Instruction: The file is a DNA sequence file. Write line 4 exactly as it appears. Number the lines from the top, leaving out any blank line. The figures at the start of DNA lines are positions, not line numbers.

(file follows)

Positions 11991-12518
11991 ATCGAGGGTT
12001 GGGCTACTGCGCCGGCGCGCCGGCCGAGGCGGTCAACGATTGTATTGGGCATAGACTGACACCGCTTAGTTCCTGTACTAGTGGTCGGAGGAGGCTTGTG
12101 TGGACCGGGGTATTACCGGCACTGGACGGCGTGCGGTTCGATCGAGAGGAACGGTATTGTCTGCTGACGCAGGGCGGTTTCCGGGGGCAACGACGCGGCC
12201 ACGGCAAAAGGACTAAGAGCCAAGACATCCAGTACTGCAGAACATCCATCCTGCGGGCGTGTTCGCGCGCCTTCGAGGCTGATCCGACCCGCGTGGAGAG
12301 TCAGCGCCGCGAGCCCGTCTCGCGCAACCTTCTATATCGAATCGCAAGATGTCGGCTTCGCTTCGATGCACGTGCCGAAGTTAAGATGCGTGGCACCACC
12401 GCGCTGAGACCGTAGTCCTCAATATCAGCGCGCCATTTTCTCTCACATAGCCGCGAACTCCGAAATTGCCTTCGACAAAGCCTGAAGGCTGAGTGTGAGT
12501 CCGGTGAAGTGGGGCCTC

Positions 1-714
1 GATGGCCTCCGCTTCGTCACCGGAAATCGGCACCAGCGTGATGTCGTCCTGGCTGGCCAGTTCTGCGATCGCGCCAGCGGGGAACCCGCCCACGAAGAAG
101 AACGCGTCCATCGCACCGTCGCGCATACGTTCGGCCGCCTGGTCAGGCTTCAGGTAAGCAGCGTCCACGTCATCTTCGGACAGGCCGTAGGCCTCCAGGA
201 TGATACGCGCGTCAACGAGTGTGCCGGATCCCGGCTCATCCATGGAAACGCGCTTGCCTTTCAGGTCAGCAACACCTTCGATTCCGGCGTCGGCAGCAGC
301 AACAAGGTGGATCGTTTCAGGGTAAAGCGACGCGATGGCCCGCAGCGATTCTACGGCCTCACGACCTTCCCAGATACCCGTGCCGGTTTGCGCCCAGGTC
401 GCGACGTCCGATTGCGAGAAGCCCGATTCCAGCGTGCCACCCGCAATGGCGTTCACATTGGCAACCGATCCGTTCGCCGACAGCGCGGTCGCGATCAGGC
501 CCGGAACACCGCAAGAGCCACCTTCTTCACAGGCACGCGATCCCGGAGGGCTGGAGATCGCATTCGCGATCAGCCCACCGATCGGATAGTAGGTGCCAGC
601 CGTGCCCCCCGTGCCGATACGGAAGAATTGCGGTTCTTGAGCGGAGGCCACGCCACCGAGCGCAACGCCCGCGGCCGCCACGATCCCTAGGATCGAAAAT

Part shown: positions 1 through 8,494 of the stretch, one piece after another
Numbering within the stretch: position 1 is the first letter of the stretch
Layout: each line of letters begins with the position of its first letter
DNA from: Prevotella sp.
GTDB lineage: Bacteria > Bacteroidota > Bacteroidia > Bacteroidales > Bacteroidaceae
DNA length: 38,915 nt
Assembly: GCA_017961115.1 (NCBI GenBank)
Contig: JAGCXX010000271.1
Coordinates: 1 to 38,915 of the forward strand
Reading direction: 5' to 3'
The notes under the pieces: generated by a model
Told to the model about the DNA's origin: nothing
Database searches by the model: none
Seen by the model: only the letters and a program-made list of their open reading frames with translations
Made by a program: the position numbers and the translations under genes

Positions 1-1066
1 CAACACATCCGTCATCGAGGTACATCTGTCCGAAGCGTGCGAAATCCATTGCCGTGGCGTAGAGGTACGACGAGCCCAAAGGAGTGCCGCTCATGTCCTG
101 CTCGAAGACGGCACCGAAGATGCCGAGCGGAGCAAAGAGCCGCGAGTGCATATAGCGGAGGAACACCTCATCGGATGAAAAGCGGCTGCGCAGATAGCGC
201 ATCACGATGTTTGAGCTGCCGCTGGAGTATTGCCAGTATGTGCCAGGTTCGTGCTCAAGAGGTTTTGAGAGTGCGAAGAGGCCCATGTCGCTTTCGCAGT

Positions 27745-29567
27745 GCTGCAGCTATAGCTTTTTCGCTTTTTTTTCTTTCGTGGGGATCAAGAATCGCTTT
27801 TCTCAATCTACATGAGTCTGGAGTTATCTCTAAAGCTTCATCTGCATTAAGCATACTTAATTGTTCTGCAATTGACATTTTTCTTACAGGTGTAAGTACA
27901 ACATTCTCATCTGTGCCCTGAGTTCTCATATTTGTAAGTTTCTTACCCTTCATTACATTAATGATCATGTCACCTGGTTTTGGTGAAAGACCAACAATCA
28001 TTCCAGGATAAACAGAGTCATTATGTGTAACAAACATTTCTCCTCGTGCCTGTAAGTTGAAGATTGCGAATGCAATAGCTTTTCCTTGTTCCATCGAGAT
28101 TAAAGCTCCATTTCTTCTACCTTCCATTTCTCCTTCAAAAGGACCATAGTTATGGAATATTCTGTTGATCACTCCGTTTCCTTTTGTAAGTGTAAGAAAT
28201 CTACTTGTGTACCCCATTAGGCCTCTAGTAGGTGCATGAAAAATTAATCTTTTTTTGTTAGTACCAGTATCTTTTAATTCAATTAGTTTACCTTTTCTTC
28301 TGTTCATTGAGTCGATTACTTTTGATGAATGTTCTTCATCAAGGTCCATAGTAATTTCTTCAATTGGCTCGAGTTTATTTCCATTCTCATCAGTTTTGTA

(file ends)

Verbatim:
12101 TGGACCGGGGTATTACCGGCACTGGACGGCGTGCGGTTCGATCGAGAGGAACGGTATTGTCTGCTGACGCAGGGCGGTTTCCGGGGGCAACGACGCGGCC